State Rep. Brad Slagh, of Zeeland, joined House and Senate colleagues in unveiling a plan to ensure the safety of Michigan students as learning resumes in the fall.
The plan, announced Tuesday morning during a Capitol press conference, requires local school districts and health departments to work together to develop health and safety standards, for both the classroom and extracurricular activities, that are best for their unique area.
“We absolutely must get our kids back to school in the fall, and we must do it safely. If we’ve learned anything from this health crisis, it’s that a one-size-fits-all approach isn’t what’s right for Michigan, and that continues to be the case as we address safety measures for our students,” said Slagh. “Allowing local school districts in partnership with their local health departments, rather than big government, to determine what is best for their area schools is what’s best for West Michigan students.”
The Return to Learn plan utilizes federal Coronavirus Relief Fund dollars, which Michigan has already received, to provide a $800 per pupil payment to K-12 schools to implement classroom health and safety measures and $80 million to intermediate school districts to assist schools in coordinating those measures.
The plan was referred to the House and Senate Education Committees for consideration.
A group of House Republican legislators today labeled the latest emergency order issued by the Michigan Department of Health and Human Services (DHHS) regarding indoor visitation in nursing homes as a step in the right direction, adding there is still more work to be done.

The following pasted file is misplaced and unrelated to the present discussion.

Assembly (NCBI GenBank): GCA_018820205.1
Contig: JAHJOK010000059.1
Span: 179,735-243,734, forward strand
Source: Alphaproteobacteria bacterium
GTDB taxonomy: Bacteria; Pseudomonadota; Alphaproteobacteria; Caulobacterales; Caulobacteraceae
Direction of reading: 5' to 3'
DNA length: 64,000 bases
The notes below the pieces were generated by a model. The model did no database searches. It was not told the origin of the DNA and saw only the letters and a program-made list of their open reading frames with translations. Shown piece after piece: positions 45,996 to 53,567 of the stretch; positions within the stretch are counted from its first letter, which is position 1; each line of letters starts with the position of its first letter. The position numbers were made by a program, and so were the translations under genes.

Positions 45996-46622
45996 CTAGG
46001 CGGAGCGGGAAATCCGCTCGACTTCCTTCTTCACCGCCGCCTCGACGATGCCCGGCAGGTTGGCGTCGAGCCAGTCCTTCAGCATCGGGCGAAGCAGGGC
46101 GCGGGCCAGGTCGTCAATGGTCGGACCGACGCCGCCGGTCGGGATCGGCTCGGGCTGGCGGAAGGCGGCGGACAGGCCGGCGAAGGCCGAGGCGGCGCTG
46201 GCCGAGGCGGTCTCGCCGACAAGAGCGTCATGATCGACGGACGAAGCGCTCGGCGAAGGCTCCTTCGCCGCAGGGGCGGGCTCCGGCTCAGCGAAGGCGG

Rep. Slagh talks about House passage Tuesday of his HB 6100, which amends Michigan’s Public Threat Alert System Act to further define “public threat” and restrict use of the public alert system for the enactment of executive orders or new laws. Rep. Slagh says issuing an alert earlier in 2020 to announce a well-known mask […]
“I have every bit of confidence in our nursing facilities to be able to facilitate impactful visitation opportunities for residents while also prioritizing safety measures and infection control protocols,” Slagh said. “We need to protect our most vulnerable, but we must also explore solutions that account for their quality of life and overall well-being.”